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Publication numberUS20050125172 A1
Publication typeApplication
Application numberUS 10/729,651
Publication dateJun 9, 2005
Filing dateDec 5, 2003
Priority dateDec 5, 2003
Also published asCN1890671A, CN100446014C, EP1692634A2, EP1692634A4, US6980912, WO2005057752A2, WO2005057752A3
Publication number10729651, 729651, US 2005/0125172 A1, US 2005/125172 A1, US 20050125172 A1, US 20050125172A1, US 2005125172 A1, US 2005125172A1, US-A1-20050125172, US-A1-2005125172, US2005/0125172A1, US2005/125172A1, US20050125172 A1, US20050125172A1, US2005125172 A1, US2005125172A1
InventorsJoseph Patino, Randall Fraser
Original AssigneeMotorola, Inc.
Export CitationBiBTeX, EndNote, RefMan
External Links: USPTO, USPTO Assignment, Espacenet
Method and apparatus for use with a portable power source
US 20050125172 A1
Abstract
An apparatus (10) having a portable power source (11) can make use of a plurality of differing charge depleted threshold values (and, in a preferred embodiment, corresponding visual charge-remaining indicators) to determine what level of charge remains in the portable power source (11). This in turn permits the recharging advice as suggested by the visual indicator to better track and reinforce the ordinary recharging behaviors of a given user. So configured, the total lifetime of the portable power source may be extended while also ensuring that the portable power source will be fully charged upon completion of each charging cycle.
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Claims(22)
1. A method for use with a device having a portable power source, comprising:
providing a first charge depleted threshold value;
providing a second charge depleted threshold value that represents a level of charge depletion for the portable power source that is less than a level of charge depletion as corresponds to the first charge depleted threshold value;
selecting one of the first charge depleted threshold value and the second charge depleted threshold value to provide a selected charge depleted threshold value;
using the selected charge depleted threshold value to determine when to present information to a user of the device to indicate that the portable power source should be recharged.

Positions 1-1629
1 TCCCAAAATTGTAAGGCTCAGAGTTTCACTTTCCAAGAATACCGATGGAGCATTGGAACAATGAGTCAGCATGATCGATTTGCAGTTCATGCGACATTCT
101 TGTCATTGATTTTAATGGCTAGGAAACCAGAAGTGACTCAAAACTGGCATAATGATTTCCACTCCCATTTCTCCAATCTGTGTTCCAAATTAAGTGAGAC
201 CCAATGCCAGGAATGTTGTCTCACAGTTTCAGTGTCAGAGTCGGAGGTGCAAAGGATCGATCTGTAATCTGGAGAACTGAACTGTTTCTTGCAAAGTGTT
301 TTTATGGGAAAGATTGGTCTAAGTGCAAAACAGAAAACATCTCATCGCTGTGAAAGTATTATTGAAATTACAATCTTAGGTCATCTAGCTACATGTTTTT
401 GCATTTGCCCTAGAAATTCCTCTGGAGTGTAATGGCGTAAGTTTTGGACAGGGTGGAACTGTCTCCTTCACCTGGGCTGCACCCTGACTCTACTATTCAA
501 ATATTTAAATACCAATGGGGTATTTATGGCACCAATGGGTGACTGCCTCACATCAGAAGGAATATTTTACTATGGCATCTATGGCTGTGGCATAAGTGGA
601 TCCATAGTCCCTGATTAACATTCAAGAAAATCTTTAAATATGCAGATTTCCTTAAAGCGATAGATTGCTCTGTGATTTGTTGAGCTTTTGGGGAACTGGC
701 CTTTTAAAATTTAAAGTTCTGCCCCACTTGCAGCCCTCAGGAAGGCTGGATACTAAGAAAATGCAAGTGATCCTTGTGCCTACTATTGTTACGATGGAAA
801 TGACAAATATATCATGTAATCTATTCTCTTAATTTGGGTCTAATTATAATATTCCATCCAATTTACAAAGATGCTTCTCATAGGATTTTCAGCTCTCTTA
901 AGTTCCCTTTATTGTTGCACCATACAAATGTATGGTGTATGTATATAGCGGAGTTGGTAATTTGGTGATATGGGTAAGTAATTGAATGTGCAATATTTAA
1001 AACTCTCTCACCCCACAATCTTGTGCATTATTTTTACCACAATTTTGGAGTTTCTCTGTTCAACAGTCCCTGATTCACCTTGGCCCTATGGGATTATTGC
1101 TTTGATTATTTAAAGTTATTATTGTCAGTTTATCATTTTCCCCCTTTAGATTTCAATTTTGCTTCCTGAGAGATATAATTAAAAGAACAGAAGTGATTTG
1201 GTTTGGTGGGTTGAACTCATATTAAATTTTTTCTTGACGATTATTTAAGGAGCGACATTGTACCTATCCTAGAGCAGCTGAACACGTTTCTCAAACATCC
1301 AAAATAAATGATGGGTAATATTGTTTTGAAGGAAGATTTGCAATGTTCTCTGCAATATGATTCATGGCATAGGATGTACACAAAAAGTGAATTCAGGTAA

2. The method of claim 1 wherein providing a second charge depleted threshold value further comprises providing a second charge depleted threshold value as a function, at least in part, of historical levels of depletion for the device.
3. The method of claim 2 wherein providing a second charge depleted threshold value as a function, at least in part, of historical levels of depletion for the device further comprises:
selecting the first charge depleted threshold value to use when determining when to present information to a user of the device to indicate that the portable power source should be recharged;
detecting recharging of the portable power source;
determining a level of depletion for the portable power source;
using the level of depletion to provide the second charge depleted threshold value.
4. The method of claim 3 wherein:
detecting recharging of the portable power source further comprises detecting multiple instances of recharging of the portable power source; and
determining a level of depletion for the portable power source further comprises determining a level of depletion for the portable power source for each of at least a plurality of the multiple instances.
5. The method of claim 1 wherein selecting one of the first charge depleted threshold value and the second charge depleted threshold value to provide a selected charge depleted threshold value further comprises automatically selecting one of the first charge depleted threshold value and the second charge depleted threshold value to provide a selected charge depleted threshold value.
6. The method of claim 1 wherein selecting one of the first charge depleted threshold value and the second charge depleted threshold value to provide a selected charge depleted threshold value further comprises:
detecting a user input;
using the user input to select one of the first charge depleted threshold value and the second charge depleted threshold value to provide a selected charge depleted threshold value.
7. The method of claim 1 and further comprising:
using a first indicator to present information to a user of the device to indicate that the portable power source should be recharged when using the first charge depleted threshold value; and
using a second indicator, which second indicator is different from the first indicator, to present information to a user of the device to indicate that the portable power source should be recharged when using the second charge depleted threshold value.
8. The method of claim 7 wherein using a first indicator further comprises using a first visual indicator and using a second indicator further comprises using a second visual indicator.
9. The method of claim 8 wherein using a first visual indicator further comprises using a displayed icon having a first visual attribute and using a second visual indicator further comprises using the displayed icon having a second visual attribute that is different from the first visual attribute.
10. The method of claim 1 and further comprising, when using the second charge depleted threshold value as the selected charge depleted threshold value:
detecting when the portable power supply has been depleted by at least a predetermined amount beyond a level of depletion that corresponds to the second charge depleted threshold value;
automatically switching to the first charge depleted threshold value for use when determining when to present information to a user of the device to indicate that the portable power source should be recharged.
11. An apparatus comprising:
a portable power source;
a power capacity detector operably coupled to the portable power source;
a first charge depleted threshold value;